Permian Basin loaded with promise
U.S. Geological Survey says vast oil resource could hold more riches
ALBUQUERQUE, N.M. — Some of the largest energy companies in the U.S. have already invested billions of dollars on claims up and down the Texas-New Mexico state line, tapping one of the nation’s richest and most prolific oil and natural gas regions.
Now the stakes just got higher, as the U.S. Geological Survey released a new assessment Thursday that shows portions of the Permian Basin could hold even more promise.
With the potential to double the nation’s onshore oil and gas resources, the agency estimates more than 46 billion barrels of oil and some 280 trillion cubic feet of gas are within two formations on the southwestern side of the basin. That’s the largest continuous oil and gas resource potential ever assessed.
While agency geologists caution that more study would be needed to determine the profitability of going after the resources, industry groups and top officials within the Trump administration are encouraged and say the assessment underscores the activity that’s already happening in the basin.
“Before this assessment came down, I was bullish on oil and gas production in the United States,” Interior Secretary Ryan Zinke said in a statement. “Now, I know for a fact that American energy dominance is within our grasp as a nation.”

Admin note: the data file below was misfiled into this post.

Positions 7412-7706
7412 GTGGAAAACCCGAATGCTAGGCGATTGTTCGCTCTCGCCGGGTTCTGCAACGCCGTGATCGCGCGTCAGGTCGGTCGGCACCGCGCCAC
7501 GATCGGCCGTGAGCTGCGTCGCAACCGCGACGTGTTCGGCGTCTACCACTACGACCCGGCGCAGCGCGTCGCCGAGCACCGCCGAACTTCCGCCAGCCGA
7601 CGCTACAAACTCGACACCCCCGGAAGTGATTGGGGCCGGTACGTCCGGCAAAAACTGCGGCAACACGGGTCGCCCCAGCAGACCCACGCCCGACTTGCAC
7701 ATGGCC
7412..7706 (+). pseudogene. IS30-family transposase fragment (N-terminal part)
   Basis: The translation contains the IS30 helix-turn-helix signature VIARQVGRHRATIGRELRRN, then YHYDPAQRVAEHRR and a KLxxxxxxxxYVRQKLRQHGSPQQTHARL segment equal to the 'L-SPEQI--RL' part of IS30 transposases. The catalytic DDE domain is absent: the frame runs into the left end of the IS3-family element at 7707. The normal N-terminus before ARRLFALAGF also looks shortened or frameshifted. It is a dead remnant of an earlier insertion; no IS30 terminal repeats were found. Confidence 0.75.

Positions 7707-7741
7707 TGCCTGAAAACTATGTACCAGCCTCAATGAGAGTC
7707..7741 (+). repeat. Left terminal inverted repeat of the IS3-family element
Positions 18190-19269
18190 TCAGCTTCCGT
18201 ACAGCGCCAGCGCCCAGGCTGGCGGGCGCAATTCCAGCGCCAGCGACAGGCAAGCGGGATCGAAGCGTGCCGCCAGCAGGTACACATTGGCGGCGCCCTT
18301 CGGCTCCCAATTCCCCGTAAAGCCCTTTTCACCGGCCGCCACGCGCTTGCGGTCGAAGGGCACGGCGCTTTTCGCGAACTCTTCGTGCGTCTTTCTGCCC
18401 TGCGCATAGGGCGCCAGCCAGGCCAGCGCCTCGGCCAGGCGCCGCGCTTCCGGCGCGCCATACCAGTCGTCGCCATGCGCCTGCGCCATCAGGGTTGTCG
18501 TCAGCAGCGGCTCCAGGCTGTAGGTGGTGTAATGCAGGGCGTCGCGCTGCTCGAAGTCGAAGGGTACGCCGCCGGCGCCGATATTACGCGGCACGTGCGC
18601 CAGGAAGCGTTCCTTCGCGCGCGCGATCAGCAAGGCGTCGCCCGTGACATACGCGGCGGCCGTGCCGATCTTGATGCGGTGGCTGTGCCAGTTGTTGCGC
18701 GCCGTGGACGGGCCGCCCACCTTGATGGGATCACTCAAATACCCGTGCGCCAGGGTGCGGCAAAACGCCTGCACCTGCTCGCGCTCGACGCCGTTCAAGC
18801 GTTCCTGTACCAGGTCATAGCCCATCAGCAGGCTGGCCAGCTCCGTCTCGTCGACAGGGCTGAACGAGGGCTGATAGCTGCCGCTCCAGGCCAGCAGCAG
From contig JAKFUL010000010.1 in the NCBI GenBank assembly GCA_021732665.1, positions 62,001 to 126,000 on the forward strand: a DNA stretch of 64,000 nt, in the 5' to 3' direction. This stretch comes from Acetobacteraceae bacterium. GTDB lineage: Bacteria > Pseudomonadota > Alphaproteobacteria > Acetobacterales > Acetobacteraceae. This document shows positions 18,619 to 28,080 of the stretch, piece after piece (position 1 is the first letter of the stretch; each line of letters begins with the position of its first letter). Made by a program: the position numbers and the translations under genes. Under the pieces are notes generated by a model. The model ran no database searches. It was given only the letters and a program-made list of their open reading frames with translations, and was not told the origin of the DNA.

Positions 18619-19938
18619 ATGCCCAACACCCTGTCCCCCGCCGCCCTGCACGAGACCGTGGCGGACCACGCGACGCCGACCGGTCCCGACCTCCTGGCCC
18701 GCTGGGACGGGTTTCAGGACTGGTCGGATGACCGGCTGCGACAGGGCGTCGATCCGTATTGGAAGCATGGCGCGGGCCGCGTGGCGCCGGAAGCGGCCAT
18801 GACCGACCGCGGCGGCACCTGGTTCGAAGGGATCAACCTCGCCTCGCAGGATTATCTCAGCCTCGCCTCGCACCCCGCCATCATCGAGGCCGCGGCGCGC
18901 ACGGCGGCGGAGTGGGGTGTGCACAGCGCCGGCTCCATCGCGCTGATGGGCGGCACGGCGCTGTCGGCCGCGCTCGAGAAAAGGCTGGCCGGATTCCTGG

The announcement comes as OPEC countries voted yesterday to cut oil produc- tion beginning next year as a way to force crude oil prices higher despite political pressure from President Trump. The group of oil-producing nations was looking to rein in supply as prices had fallen about 25 percent because major producers, including the U.S., have been pumping at high rates.
Producers throughout the Permian were closely watching yesterday’s developments and there were no indications of things slowing down in the oilfields.
Stephen Robertson, executive vice president of the Texas-based Permian Basin Petroleum Association, said the signs for the basin’s potential have been there for a long time.
“The fact is that Reeves County, which in the heart of that play, is running more rigs than any other county in the nation and has been doing that for quite a while,” he said. “The people out here know that it’s there and it really is that improvement of the technologies and the increased efficiencies allowing people the ability to actually be able to access it and produce it.”
Still, a main factor is price. “If the price drops to a point where it’s not economical, then it doesn’t matter if it’s there. It’s not going to be produced,” Robertson said.
OIL! The U.S. Geological Survey said on Thursday that portions of the Permian Basin along the Texas-New Mexico state line could hold even more promise of oil and natural gas. Above, pumpjacks work in a field near Lovington, N.M.